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"Do it for Sean" Keeping his brother's legacy alive

After his brother was killed in a mass shooting in 2016, Dsean Archilles has turned to his brother's favorite game.
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Posted at 11:44 AM, Jul 06, 2022
and last updated 2022-07-06 14:26:42-04

FORT MYERS, Fla. — Dsean Archilles has the shot and skills that dazzle on the hardwood.

After earning all-state honors while at Mariner High School in Cape Coral, he’s planning to play college ball in the fall at ASA College in Miami.

But to hear him tell it, he wouldn’t even be playing if it weren’t for his younger brother, Sean.

“When he passed away, going into my 9th grade year, I decided to pick up a ball again,” said Dsean.

Sean Archilles was only 14 back in 2016, when several shooters in the Club Blu parking lot, on Evans Avenue in Fort Myers, started firing.

Dsean was supposed to attend the teen party with his little brother but chose not to at the last minute.

20 people were hit in the barrage of gunfire.

Sean and 18-year-old Stef’an Strawder were killed.

“It helped me cope with a lot."
Dsean Archilles

Through his grief, Dsean turned to the game his little brother loved so much.

“It helped me cope with a lot. When I’m angry, or sad, or down, I’ll go play basketball. That’s what really got me better,” Dsean said.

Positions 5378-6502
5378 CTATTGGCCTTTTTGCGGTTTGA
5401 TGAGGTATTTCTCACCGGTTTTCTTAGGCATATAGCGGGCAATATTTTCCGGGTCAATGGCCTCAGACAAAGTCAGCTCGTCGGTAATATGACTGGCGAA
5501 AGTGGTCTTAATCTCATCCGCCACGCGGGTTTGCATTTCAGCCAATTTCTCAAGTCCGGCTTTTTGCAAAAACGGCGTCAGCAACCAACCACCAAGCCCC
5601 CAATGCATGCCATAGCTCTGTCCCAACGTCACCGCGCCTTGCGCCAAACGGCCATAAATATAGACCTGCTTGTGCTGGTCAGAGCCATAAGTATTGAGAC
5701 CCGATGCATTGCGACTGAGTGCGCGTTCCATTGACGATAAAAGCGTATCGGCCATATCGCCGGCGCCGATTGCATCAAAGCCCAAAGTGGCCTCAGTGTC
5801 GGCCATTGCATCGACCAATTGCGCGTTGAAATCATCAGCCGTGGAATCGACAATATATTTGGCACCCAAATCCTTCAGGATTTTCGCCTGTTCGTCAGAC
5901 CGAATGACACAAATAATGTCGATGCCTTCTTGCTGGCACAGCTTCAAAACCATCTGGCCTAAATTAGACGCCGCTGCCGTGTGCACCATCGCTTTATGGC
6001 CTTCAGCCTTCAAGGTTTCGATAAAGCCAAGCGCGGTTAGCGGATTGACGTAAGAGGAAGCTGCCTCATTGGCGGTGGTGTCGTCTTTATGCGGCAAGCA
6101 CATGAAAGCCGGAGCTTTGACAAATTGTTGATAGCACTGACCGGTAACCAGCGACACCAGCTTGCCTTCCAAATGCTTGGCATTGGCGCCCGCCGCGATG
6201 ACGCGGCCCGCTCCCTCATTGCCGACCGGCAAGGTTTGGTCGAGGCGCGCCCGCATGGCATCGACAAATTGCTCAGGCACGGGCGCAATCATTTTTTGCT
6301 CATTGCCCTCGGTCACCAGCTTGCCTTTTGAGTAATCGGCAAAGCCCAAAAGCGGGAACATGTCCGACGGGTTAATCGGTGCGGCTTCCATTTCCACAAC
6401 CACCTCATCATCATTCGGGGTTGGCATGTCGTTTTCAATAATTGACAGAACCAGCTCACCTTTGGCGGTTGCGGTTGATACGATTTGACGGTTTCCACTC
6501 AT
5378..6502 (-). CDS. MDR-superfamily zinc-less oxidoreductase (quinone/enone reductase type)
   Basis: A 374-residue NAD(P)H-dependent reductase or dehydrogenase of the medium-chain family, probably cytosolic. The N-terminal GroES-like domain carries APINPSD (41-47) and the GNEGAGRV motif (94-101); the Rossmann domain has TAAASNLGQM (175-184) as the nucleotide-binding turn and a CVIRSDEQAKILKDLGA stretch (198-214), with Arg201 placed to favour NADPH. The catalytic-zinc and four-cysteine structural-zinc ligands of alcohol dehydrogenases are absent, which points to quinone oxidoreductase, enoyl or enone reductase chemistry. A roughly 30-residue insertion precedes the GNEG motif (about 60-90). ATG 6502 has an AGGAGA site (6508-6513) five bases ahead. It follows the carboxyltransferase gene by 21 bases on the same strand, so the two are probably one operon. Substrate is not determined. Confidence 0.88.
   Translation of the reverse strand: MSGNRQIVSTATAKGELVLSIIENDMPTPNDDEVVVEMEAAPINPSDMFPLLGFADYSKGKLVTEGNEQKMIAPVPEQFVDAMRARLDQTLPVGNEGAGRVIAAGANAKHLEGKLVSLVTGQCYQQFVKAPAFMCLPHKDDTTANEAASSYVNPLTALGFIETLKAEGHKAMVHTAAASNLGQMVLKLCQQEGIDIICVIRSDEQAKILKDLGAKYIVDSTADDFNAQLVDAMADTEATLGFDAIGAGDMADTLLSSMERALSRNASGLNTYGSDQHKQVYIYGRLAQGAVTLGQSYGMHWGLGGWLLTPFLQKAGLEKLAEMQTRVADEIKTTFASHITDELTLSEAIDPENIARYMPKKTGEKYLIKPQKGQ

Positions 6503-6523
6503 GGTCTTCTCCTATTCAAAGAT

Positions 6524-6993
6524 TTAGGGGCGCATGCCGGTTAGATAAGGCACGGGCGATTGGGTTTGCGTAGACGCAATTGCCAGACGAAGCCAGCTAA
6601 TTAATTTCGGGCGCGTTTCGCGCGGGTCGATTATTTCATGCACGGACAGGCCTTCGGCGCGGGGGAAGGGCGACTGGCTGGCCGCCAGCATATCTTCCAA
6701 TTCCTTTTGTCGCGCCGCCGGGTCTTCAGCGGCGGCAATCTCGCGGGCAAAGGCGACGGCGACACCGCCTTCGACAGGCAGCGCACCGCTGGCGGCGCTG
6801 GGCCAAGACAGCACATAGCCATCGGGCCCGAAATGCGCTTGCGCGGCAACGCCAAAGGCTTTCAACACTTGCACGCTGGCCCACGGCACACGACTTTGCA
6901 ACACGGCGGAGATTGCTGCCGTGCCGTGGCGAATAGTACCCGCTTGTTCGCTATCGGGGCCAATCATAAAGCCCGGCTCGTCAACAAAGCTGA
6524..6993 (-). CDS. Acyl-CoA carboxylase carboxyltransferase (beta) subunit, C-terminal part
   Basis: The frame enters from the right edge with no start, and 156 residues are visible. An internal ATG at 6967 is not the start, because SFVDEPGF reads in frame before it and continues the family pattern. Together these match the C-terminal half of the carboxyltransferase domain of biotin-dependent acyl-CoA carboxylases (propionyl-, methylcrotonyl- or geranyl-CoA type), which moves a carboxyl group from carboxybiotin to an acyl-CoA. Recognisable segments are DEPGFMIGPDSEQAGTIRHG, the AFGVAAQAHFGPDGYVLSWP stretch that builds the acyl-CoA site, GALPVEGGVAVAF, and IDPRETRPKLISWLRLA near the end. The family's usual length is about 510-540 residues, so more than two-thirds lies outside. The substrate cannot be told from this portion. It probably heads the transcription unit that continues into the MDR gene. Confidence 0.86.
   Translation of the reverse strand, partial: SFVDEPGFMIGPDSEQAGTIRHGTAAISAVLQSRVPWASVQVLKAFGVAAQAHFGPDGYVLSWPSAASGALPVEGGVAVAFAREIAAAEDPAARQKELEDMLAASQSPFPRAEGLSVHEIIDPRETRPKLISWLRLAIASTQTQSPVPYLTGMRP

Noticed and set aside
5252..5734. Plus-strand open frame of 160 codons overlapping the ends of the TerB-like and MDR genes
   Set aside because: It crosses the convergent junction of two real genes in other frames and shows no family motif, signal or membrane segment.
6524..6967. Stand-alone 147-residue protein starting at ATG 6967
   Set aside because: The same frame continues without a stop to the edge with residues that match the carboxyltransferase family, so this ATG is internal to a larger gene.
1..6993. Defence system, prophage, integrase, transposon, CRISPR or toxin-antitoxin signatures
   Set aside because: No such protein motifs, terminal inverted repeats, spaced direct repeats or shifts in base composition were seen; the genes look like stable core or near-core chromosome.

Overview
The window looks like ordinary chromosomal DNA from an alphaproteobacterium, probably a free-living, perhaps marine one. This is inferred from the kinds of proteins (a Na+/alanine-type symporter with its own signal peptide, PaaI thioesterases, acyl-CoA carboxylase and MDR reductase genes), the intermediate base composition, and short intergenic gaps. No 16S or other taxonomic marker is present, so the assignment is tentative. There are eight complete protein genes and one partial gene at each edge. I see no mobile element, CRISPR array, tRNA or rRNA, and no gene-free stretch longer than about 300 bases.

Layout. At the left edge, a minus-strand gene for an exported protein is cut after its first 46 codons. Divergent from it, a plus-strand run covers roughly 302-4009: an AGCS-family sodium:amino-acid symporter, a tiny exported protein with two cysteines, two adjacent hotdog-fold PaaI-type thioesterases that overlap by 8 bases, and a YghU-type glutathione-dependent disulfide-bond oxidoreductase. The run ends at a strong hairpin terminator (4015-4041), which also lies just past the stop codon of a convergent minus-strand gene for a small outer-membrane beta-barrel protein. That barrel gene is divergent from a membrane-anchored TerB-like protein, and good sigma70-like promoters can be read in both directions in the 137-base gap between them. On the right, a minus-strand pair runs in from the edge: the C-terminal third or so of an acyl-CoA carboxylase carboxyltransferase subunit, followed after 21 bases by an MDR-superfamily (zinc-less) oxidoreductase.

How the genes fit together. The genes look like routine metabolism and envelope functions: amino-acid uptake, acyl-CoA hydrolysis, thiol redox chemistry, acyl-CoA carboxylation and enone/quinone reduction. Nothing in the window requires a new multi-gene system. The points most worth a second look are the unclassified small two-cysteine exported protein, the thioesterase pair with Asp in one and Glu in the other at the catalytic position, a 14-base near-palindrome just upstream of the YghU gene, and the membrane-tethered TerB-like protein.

He doesn’t just mean better on the court.

“Everything is bigger than basketball. Basketball is a steppingstone to get you there. But it helps you grow. With me, basketball helped me get to this point where I’m able to help kids and give other kids an opportunity to play.”

Since that night, Dsean has launched a basketball camp for kids Sean’s age.

The “Do it for Sean” camp just wrapped up its second year.

Dozens of youngsters picked up the ball and hit the court.

Every one of them knows Sean’s story.

“Literally, on everything we wear is “Do it for Sean,” Dsean said.

“Everybody knows my reasoning. I don’t hide the story. There’s a reason for everything I’m doing.”

The brothers have a history of speaking out against violence in their communities.

Fox 4 interviewed Sean at a Stop the Violence rally in 2014, two years before he died.

“There’s too much violence, I want that to stop,” Sean told Fox 4 at the time.

“Literally, on everything we wear is “Do it for Sean."
Dsean Archilles

Justice for Sean took years.

For several years there were no arrests and no answers for Dsean and his family.

Last month, six years after the deadly shooting, the first of five suspects was sentenced for their role in the shooting.

Kierra Russ, who prosecutors say acted as a lookout and sent text messages to the shooters, was convicted, and sentenced to life in prison.

Dsean said he went to the first day of proceedings but couldn’t bear to see anymore.

“It doesn’t change anything,” Dsean said. “(Sean’s) still gone. It didn’t really help me with anything. It’s getting people off the streets, but that doesn’t take away from my loss.”

His grief may stay with him.

But with every drill and dribble, comes a chance to keep his brother’s memory alive.

“The legacy is gonna live on,” said Dsean.

“That’s not stopping anytime soon.”

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'Do it for Sean' basketball camp honors brother's legacy who died in Club Blu shooting

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